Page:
Cookies on this website
We use cookies to ensure that we give you the best experience on our website. If you click 'Continue' we'll assume that you are happy to receive all cookies and you won't see this message again. Click 'Find out more' for information on how to change your cookie settings.

Postnatal depression which persists beyond six months after birth and is severe, increases the risk of children exhibiting behavioural problems, achieving lower GCSE mathematics grades at 16 years and having depression at 18 years of age.

Image courtesy of Shutterstock

Postnatal depression which is persistent (whether moderate or severe) increases mothers’ risk of continuing to experience depressive symptoms beyond the postnatal year, with high levels found up until 11 years after childbirth.

Available research suggests that postnatal depression is associated with increased risks to children’s development affecting a range of domains. The effects are variable with some evidence suggesting that brief episodes, while distressing to the mother, may not impact negatively on children’s development. However, episodes of depression which persist for six months or more in duration may increase the risk for children. Identifying women at most risk is important both for women’s mental health and children’s development. The authors investigated whether depression has a similar impact when it is, or is not, persistent at either moderate or severe levels. Researchers from the Universities of Oxford, Bristol, Reading and UCLA in a new paper in JAMA Psychiatry tracked changes in mothers’ depressive symptoms following the postnatal year and differences in children’s development when postnatal depression was, or was not, persistent.

Find out more (University of Oxford website)

Similar stories

New study finds that politicians typically enjoy longer lives than general populations

New data show politicians have a considerable survival advantage over general populations, based on information from 11 countries and over 57,500 politicians. In some countries this survival advantage is at the highest level for 150 years, and life expectancy at age 45 was found to be around seven years higher for politicians compared to general populations in certain countries.

Five ways the pandemic has affected routine medical care

Since the beginning of the pandemic, COVID has infected at least a third of the UK population and is estimated to have factored in the deaths of almost 200,000 people in the UK. But critically, COVID has also had a devastating impact on our healthcare systems. While this was expected, new evidence is beginning to reveal the scope of the issue – in particular the effects for people living with long-term health conditions.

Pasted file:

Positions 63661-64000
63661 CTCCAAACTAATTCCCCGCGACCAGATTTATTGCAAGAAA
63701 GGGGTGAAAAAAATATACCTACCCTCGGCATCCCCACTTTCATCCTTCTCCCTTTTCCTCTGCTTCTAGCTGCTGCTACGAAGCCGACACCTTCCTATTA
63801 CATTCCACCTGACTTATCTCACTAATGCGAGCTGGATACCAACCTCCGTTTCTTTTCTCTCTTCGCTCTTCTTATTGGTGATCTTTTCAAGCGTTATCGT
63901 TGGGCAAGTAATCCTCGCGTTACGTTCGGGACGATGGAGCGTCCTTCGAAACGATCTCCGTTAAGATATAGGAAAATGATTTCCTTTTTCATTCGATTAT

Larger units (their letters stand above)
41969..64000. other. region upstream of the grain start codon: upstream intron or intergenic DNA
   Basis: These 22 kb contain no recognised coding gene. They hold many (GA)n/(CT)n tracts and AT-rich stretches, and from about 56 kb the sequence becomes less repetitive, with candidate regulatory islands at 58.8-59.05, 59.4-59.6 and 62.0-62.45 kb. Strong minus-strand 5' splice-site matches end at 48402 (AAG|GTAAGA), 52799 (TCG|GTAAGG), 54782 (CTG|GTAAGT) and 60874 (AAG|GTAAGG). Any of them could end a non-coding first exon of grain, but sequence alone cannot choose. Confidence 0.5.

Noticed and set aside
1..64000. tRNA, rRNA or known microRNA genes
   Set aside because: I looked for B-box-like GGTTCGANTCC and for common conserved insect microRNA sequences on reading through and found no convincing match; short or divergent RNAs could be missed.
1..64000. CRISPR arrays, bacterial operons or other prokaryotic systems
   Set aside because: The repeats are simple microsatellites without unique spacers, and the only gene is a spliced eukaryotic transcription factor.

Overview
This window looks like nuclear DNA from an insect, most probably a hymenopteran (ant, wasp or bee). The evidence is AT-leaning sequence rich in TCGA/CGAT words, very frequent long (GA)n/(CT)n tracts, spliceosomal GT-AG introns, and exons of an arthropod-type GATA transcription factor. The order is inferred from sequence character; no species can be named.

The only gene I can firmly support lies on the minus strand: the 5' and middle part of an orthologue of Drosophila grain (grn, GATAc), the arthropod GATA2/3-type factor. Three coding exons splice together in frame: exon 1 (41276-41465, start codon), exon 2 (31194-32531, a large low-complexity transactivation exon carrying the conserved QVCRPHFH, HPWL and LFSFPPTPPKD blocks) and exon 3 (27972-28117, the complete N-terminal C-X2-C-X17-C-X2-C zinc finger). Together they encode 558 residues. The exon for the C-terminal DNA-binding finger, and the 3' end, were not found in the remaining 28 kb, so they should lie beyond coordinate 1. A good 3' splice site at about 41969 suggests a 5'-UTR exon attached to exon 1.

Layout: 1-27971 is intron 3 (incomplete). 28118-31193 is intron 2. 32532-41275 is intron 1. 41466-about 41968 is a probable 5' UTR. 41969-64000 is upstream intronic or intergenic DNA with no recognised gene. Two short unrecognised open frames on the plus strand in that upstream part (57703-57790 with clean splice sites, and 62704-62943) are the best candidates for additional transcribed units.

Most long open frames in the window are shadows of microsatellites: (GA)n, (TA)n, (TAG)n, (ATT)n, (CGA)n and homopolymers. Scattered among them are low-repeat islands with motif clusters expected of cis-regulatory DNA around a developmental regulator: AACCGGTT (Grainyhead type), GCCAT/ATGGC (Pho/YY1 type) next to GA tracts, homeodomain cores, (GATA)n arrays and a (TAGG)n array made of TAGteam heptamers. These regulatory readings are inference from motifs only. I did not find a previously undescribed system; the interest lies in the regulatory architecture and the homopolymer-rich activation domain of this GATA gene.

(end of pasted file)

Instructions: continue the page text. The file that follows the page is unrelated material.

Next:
Clinical trials for a malaria vaccine start in Mali and Indonesia

Sanaria Inc. announced that two new Phase 2 trials of its pioneering malaria vaccines have started. The first is in 6- to 10-year-old children living in Bancoumana, Mali, a malarious region of West Africa. The second is in Indonesian soldiers based in Sumatra, Indonesia. The soldiers will be deploying for six to nine months this coming August to an intensely malarious district in eastern Indonesia.

Researchers discover novel form of adaptation in the auditory system

Researchers in the Department of Physiology, Anatomy and Genetics (DPAG) have found that the auditory system adapts to the changing acoustics of reverberant environments by temporally shifting the inhibitory tuning of cortical neurons to remove reverberation.

20 minutes of daily exercise can keep teens' doctors away

Teenagers should exercise vigorously for at least 20 minutes per day to reap increased cardiorespiratory fitness (CRF), according to a cross-sectional study from the UK led by University of Oxford researchers.

Mechanism of expanding bacteria revealed

A new study published in Nature has identified a potential Achilles heel in the protective layers surrounding Gram-negative bacteria that could aid in the development of next-generation antibiotics.